Ubuntu Demon\’s blog

October 28, 2007

Laptop Hardrive Killer Bug – How to discover whether you are affected

Filed under: english — ubuntudemon @ 12:45 pm

Your harddisk shouldn’t spin-down/spin-up and/or park/unpark too much causing the mechanics of the harddrive to slowly detiorate. If this is happening you should see your Load_Cycle_Count increasing too fast.

The following things might cause aggressive power management :

  • your (laptop) harddrive firmware might have aggressive power management defaults (operating system independent)
  • your (laptop) BIOS might set your harddrive to use aggressive power management (operating system independent)
  • you might have enabled laptop-mode in /etc/default/acpi-support (disabled by default) which will set your harddrive to use aggressive power management

There’s another part of this problem (one of the following might be true) :

  • something wakes up the harddrive right after spinning down.
  • something unparks the head right after your harddisk head is parked.

To discover whether you suffer from this problem :

First install smartmontools to be able to query your harddrive :
$ sudo aptitude install smartmontools

To find your Load_Cycle_Count do this (the last number is the number we are interested in) :
$ sudo smartctl -a /dev/sda | grep Load_Cycle_Count

If this number is growing rapidly (on average more than 90 per day) then you might suffer from this problem.

The reason I’m saying to look for an average of more than 90 per day is because it will guarantee that your Load_Cycle_Count is less than 100.000 in three years : 90 * 365 * 3 = 98.550. As you can see I chose this number of 90 quite arbitrarily but it should almost guarantee that your harddrive won’t die during the first three years due to a high Load_Cycle_Count. It’s possible that a value below 180 per day is still okay (180 * 365 * 3 = 197.100).

Harddrive manufacturers seem to claim most harddrives can handle at least 600.000 Load_Cycles but this is probably an average under ideal circumstances. My harddrive started to slowly die when at a Load_Cycle_Count of 200.000 after 10 months of use (Feisty and a little bit of Gutsy).
IMHO this bug should get critical status because it’s killing people’s harddrives.

More information about this bug :

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49 Comments »

  1. Please stop bumping timestamps to get it to the top of Planet :/

    Comment by pricechild — October 28, 2007 @ 1:08 pm

  2. Thanks for this. My drive was at almost 500,000 load cycles and rising fast, until I put into place one of the ‘fixes’.

    Comment by Chad D — October 28, 2007 @ 2:14 pm

  3. Thanks for th post, but what am I looking for? I got this output:

    193 Load_Cycle_Count 0×0032 077 077 000 Old_age Always – 46765

    What does the different numbers mean?

    Comment by Kjetil Rydland — October 28, 2007 @ 2:26 pm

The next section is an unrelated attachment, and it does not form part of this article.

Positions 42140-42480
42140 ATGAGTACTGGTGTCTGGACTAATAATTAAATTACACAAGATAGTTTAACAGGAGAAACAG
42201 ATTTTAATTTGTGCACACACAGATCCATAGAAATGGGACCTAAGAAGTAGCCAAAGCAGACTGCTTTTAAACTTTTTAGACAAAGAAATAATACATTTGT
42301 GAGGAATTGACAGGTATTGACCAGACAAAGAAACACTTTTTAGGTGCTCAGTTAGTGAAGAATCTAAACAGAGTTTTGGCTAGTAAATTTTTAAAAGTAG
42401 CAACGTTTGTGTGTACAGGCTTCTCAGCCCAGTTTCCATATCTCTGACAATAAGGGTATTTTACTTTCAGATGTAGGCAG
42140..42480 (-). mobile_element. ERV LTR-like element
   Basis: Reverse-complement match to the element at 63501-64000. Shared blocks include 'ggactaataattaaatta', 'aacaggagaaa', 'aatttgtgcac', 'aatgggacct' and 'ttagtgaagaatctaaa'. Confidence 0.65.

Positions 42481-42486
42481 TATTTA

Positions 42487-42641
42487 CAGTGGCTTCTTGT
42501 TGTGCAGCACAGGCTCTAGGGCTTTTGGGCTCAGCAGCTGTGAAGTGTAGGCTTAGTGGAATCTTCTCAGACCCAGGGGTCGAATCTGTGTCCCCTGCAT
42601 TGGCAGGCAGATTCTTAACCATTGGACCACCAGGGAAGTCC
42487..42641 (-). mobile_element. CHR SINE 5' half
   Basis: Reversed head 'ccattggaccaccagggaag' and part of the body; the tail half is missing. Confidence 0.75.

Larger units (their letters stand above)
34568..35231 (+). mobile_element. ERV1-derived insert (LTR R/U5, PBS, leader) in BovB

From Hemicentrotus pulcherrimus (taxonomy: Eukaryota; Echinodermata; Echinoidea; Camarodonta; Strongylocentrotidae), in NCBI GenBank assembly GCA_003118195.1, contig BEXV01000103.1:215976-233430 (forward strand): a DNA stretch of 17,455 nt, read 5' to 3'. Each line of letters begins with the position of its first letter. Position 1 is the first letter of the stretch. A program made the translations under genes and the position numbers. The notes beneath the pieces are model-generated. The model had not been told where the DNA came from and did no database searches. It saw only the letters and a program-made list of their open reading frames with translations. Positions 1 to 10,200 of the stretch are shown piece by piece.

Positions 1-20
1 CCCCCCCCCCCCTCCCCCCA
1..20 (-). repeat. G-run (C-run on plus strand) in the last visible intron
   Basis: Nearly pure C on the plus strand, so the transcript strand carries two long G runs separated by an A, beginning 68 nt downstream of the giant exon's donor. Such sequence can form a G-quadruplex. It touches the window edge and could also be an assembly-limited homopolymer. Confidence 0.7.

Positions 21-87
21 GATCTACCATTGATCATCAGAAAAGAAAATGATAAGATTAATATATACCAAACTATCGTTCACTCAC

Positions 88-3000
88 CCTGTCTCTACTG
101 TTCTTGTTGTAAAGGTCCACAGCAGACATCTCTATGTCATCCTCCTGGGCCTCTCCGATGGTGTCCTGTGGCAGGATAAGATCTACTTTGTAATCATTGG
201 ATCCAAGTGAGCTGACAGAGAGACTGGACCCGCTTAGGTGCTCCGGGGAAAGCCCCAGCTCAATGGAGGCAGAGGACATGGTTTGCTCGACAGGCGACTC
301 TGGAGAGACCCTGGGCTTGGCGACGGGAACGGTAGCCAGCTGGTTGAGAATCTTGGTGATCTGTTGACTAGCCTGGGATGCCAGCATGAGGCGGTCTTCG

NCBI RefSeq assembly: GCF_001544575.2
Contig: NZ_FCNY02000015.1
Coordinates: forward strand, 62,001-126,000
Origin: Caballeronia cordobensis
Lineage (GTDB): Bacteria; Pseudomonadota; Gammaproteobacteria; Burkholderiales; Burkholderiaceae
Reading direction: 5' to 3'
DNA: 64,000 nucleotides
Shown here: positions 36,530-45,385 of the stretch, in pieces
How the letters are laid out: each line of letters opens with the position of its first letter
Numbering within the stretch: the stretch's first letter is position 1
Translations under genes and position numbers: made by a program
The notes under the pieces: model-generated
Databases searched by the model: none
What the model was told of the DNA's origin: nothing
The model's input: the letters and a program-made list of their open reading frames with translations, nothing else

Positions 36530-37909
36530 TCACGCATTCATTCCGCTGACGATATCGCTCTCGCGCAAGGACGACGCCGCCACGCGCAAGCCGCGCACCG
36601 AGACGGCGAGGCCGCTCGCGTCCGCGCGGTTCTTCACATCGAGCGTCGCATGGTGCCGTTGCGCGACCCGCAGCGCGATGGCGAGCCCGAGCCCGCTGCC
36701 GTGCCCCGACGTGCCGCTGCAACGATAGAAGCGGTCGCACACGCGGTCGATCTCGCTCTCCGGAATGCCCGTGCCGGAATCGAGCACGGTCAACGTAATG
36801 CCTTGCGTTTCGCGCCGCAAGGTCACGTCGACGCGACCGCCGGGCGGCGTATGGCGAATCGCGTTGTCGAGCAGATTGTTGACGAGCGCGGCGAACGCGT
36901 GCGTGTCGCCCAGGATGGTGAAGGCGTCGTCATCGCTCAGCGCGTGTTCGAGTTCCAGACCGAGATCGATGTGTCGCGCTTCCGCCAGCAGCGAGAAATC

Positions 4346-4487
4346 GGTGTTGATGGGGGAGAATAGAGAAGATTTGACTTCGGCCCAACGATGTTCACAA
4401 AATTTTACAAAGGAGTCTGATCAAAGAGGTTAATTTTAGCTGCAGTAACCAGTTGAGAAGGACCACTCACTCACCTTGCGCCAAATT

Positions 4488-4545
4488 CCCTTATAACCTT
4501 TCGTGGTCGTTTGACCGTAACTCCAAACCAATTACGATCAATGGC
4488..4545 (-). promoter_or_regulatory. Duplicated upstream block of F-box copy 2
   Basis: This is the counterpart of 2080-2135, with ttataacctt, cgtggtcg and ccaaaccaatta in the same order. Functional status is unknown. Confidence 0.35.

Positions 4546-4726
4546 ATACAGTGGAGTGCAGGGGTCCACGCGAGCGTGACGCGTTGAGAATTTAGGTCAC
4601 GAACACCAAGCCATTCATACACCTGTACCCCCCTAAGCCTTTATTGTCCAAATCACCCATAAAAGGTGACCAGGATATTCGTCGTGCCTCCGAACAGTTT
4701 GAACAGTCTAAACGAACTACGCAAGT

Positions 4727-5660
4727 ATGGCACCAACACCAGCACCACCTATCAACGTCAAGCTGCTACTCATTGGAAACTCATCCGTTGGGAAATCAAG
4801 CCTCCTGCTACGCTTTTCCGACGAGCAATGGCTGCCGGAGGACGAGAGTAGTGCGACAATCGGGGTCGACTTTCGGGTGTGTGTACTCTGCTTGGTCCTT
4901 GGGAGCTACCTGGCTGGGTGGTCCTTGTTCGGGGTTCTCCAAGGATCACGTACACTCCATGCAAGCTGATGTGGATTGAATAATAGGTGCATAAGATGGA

4. I’m getting no output after typing in the command:

    sudo smartctl -a /dev/sda | grep Load_Cycle_Count

    What do I do?

    Comment by ch4rm — October 28, 2007 @ 2:58 pm

  5. oh. I needed to change to /dev/hda.

    simbala@gerbert:~$ sudo smartctl -a /dev/hda | grep Load_Cycle_Count
    193 Load_Cycle_Count 0×0012 057 057 000 Old_age Always – 437604

    Is this bad?

    Comment by ch4rm — October 28, 2007 @ 3:07 pm

  6. In my case Load_Cycle_Count value excdeded one milion. This number is growing It seems to be operating system independent issue because on Windows XP this number is growing in similar rate as on Ubuntu.

    Comment by ximian — October 28, 2007 @ 3:34 pm

  7. Shall I be worry if I get smartctl returns this ?
    193 Load_Cycle_Count 0×0012 075 075 000 Old_age Always – 256950

    It just grows by 17 in about 5 minutes.

    Comment by Lucky — October 28, 2007 @ 4:18 pm

  8. [...] Laptop Hardrive Killer Bug – How to discover whether you are affected « Ubuntu Demon’s blog (tags: ubuntu fix bug linux harddrive laptop important) [...]

    Pingback by » links for 2007-10-28 It tastes like burning: Ramblings from someone who really doesn’t have much to say — October 28, 2007 @ 10:17 pm

  9. I tried that and smartctl says

    Error Counter logging not supported
    Device does not support Self Test logging

    Is there any other way to test the Load_Cycle_Count? Googling didn’t help. Thanks.

    Comment by randomwalker — October 28, 2007 @ 11:46 pm

  10. [...] After seeing Stefano’s second post on hard drive life under Ubuntu, and posts from Roald Hopman on planet ubuntu, I decided to check out my laptop drive: $ sudo smartctl -a /dev/sda|grep [...]

    Pingback by Hard Drive Life « Feeding the Penguins — October 29, 2007 @ 9:02 am

  11. to pricechild :
    I have no idea how to prevent timestamps from being changed when editting a post on wordpress.com

    Comment by ubuntudemon — October 29, 2007 @ 1:29 pm

  12. to Kjetil Rydland :

    the last number of “46765″ is your Load_Cycle_Count